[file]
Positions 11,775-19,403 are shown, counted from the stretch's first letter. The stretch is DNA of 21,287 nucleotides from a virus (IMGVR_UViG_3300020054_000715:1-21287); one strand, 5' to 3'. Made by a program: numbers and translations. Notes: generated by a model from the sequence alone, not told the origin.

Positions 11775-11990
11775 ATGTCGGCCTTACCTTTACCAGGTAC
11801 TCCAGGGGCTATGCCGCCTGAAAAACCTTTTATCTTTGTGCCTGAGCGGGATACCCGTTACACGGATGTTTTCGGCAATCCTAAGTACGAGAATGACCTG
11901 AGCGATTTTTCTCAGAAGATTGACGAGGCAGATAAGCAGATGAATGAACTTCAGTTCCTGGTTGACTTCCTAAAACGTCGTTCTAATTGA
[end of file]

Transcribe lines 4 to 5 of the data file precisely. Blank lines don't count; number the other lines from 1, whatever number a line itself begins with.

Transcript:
11801 TCCAGGGGCTATGCCGCCTGAAAAACCTTTTATCTTTGTGCCTGAGCGGGATACCCGTTACACGGATGTTTTCGGCAATCCTAAGTACGAGAATGACCTG
11901 AGCGATTTTTCTCAGAAGATTGACGAGGCAGATAAGCAGATGAATGAACTTCAGTTCCTGGTTGACTTCCTAAAACGTCGTTCTAATTGA